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The Apostle Paul says of the believers who will be living when Jesus returns: “We who are alive and remain shall be caught up together with them in the clouds to meet the Lord in the air” (1 Thess 4:17). We generally refer to the “catching up” as the Rapture. Does this event occur before the Tribulation? During? After? On Sept. 4th the Bush Center for Faith and Culture will host the Day of Prophecy conference, in which the arguments for a pre-tribulational rapture will be examined.

The speakers include Craig Blaising, Provost of Southwestern Baptist Theological Seminary; Ed Hindson, Dean of the School of Religion at Liberty University, Michael Rydelnik, Professor of Jewish Studies at Moody Bible Institute; and William Watson, Professor of History at Colorado Christian University.

The schedule is as follows:

  • 10 am: Ed Hindson (Binkley Chapel) — “Can we still believe in the Rapture?”
  • 1 pm: William Watson (Bush Center) — “The Rapture before Darby”
  • 2 pm: Michael Rydelnik (Bush Center) — “Israel, the Church, and the Tribulation”
  • 3 pm: Panel Discussion (Bush Center) with Danny Akin, Craig Blaising, Ed Hindson, William Watson, and Michael Rydelnik
  • 7 pm: Craig Blaising (Wake Forest Baptist Church) — “The Rapture and the Day of the Lord”

More information about the conference (including registration) can be found here.

Ant Greenham: Friendship and the Great Commission, Part 1

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[Editor's Note: Dr. Ant Greenahm is Associate Professor of Missions and Islamic Studies at Southeastern. A specialist on the Middle East, he is author of Muslim Conversions to Christ: An Investigation of Palestinian Converts Living in the Holy Land (WICU, 2011), and co-author (with David Black and Allan Bevere) of The Questioning God: An Inquiry for Muslims, Jews, and Christians (Areopagus, 2012). He is also passionate about helping students see the breadth of the Great Commission. To that end, he writes below about the nature of friendship in the Great Commission. This is the first post in a three-part series. Come back next Monday for part two.]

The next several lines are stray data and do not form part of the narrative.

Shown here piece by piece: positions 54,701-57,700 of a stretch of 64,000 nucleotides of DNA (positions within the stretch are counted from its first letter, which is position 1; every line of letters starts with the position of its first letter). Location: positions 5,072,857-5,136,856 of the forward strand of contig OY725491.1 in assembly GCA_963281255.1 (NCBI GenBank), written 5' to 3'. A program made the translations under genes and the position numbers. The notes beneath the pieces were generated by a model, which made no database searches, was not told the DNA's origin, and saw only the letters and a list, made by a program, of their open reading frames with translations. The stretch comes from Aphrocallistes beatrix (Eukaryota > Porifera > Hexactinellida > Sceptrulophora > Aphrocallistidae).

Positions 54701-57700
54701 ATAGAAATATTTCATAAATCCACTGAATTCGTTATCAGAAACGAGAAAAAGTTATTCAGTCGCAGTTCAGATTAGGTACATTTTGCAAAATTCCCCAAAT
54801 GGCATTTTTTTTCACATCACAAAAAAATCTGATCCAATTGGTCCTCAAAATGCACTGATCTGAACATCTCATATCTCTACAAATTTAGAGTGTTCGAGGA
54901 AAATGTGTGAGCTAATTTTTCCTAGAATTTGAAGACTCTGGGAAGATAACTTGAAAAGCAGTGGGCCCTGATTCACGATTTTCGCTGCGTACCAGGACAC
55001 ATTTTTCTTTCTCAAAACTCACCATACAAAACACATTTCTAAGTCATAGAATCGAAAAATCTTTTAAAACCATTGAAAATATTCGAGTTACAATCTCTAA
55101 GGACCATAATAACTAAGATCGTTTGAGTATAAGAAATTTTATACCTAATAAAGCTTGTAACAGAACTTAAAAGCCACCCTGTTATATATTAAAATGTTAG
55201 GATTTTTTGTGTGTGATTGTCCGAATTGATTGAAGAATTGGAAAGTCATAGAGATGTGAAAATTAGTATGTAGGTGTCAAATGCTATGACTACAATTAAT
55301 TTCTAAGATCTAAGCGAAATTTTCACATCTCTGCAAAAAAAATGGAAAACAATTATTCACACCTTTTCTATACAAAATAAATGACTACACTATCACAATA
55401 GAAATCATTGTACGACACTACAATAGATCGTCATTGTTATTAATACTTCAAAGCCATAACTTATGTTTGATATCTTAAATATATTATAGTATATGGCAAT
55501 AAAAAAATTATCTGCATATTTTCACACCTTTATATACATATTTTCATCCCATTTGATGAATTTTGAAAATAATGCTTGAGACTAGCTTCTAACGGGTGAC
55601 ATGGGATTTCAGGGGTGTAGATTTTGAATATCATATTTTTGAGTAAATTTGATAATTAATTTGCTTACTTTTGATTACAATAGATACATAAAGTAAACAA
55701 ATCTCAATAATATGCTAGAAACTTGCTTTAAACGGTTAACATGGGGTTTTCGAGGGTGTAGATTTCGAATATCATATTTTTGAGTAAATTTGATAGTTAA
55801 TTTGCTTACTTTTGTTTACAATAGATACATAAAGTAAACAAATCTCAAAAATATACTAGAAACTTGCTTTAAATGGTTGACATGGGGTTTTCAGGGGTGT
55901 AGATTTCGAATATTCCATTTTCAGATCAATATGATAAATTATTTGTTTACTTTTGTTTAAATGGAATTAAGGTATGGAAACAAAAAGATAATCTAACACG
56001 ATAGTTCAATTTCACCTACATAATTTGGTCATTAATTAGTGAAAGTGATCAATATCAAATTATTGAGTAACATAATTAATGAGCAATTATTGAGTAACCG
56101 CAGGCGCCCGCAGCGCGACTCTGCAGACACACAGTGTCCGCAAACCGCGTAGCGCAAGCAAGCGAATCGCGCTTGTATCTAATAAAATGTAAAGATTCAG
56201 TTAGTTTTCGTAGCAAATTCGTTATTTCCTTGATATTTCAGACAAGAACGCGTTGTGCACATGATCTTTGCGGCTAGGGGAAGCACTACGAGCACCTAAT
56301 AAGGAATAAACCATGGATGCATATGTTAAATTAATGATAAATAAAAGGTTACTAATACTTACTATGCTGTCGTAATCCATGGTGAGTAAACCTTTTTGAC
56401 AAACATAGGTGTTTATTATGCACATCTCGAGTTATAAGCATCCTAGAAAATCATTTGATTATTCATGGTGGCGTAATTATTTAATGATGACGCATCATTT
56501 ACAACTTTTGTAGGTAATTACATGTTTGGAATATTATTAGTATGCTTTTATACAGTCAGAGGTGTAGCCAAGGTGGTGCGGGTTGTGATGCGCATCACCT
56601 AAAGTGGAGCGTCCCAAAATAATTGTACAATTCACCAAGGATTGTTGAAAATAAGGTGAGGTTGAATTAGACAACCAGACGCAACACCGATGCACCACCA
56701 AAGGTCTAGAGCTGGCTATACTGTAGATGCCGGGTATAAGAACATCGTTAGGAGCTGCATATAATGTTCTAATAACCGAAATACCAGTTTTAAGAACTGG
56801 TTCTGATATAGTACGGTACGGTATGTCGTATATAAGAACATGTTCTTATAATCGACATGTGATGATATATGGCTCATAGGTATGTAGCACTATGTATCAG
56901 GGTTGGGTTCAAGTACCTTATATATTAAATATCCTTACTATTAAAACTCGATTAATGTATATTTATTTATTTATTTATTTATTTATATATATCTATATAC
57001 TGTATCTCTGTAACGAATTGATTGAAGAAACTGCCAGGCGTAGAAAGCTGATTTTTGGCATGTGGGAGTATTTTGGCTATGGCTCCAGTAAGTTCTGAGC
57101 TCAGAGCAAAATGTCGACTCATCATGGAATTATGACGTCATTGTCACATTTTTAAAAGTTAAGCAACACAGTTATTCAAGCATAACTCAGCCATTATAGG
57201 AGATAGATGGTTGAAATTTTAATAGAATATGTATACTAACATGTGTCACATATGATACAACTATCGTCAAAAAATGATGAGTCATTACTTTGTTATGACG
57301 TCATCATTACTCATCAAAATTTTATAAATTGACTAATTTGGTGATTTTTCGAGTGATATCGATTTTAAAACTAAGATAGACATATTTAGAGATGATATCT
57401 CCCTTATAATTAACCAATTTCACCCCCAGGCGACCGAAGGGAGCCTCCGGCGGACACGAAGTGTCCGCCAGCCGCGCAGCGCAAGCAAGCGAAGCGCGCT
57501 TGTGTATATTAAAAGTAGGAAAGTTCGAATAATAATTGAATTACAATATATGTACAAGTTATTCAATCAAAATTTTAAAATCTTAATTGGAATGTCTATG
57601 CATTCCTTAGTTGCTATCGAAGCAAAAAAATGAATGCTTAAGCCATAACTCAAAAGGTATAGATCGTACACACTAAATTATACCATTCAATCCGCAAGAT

“What surprised you the most about your trip to . . .?” I love asking this when I speak to anyone on their return from an overseas visit. It was also the question I put to my twelve-year-old niece, Amy, at RDU airport in July 2012. She was about to go home to South Africa after spending a month with us in the U.S. Well, what surprised her most was the heat (it was the 3rd hottest summer on record), but she also exclaimed how friendly Americans are.

If you know the U.S., Amy’s second observation isn’t all that remarkable. It’s something that Moreau, Corwin and McGee note in their helpful textbook, Introducing World Missions.[1] In a discussion ranging across their 14th chapter, “Relating to People of Other Cultures,” they consider friendship from a missions’ point of view. First, they speak of the need in all cultures to reduce uncertainty when meeting someone for the first time. Americans typically counter such hesitancy “by being friendly (upbeat, smiling, ‘chipper’) . . . in meeting strangers” (p. 234). This was the characteristic that struck Amy repeatedly while she was here. That’s how Americans come across, and my niece appreciated it.